Monday, February 6, 2017

The lessons that take time to sink in

Have you ever had this feeling that you know how it should be done, and it pains you to see how someone else is doing it in a different way that is just very likely to be wrong? I know I've been through this a lot of times, and with practice, I'm getting only slightly better at it.

So we have this test automation thing here. I'm very much convinced on testing each component or chains of couple of components over the whole end-to-end chains, because granularity is just awesome thing to have when (not if) things fail. But a lot of times, I feel I'm talking to a younger version of myself, who is just as stubborn as I was on doing things as they believe.

Telling the 10 years younger me that it would make more sense to test in smaller scale whenever possible would have been a mission impossible. There are two things I've learned since:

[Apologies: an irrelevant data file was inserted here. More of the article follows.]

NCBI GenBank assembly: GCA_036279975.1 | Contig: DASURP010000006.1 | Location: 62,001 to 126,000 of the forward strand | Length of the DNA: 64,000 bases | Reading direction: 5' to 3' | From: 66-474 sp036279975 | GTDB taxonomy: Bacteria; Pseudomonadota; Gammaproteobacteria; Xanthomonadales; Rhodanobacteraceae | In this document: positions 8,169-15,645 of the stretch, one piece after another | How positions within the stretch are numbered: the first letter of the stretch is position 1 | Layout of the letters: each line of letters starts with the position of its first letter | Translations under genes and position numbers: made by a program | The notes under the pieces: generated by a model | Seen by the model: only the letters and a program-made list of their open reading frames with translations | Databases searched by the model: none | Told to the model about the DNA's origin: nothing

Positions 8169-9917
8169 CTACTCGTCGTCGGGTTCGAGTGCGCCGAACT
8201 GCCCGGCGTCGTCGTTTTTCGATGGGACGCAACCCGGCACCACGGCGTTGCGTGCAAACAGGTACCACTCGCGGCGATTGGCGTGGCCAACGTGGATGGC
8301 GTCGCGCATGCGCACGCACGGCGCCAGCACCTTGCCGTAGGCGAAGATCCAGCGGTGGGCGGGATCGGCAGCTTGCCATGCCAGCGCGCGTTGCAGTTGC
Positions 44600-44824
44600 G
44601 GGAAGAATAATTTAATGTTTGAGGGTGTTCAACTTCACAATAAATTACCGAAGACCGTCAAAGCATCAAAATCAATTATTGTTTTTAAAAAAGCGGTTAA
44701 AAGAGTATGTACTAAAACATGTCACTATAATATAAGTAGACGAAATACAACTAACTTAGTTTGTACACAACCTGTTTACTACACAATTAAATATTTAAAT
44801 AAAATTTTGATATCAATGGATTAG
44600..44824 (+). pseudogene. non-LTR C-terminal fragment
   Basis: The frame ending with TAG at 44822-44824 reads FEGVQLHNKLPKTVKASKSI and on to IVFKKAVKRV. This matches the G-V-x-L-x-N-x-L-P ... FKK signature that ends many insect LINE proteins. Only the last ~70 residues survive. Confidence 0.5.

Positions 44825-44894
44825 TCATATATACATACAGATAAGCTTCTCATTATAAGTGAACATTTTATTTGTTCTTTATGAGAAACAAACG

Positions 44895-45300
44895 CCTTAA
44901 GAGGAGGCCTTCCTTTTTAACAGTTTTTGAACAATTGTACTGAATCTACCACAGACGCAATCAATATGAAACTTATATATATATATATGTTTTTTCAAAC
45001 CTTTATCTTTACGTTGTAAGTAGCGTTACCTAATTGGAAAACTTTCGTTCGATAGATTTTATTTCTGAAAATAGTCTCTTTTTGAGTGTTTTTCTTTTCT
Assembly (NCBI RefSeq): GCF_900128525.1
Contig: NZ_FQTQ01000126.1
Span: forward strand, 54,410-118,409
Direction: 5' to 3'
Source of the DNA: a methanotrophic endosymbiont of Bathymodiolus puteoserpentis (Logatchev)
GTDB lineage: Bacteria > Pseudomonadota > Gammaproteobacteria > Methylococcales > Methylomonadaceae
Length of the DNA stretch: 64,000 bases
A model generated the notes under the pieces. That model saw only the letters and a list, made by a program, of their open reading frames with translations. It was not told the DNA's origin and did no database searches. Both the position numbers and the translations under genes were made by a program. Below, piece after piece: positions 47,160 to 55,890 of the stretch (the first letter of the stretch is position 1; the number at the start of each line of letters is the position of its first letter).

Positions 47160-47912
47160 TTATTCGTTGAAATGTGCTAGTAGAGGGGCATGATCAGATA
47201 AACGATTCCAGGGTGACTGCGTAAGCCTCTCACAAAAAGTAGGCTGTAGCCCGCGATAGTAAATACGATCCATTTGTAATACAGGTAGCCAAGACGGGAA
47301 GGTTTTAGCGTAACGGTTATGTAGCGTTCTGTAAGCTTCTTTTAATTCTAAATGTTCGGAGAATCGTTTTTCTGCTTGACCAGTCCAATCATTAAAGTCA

• architecture (talk to developer) matters - things that are tested end-to-end are done by components and going more fine-grained isn't away from thinking of end user value
  • test automation isn't about automating the testing we do manually, it's about decomposing the testing we do differently so that automation makes sense 
So on a day when I feel like telling people to fast-forward their learning, I think of how stubborn I can be and what are the ways I change my mind: experiences. So again, I allow for a test that I think is stupid in the test automation, and just put a note of that - let's talk about it again in two weeks, and on a cycle of two weeks until one of us learns that our preconceived notions were off.

I'd love if I was wrong. But I'd love it because I actively seek learning.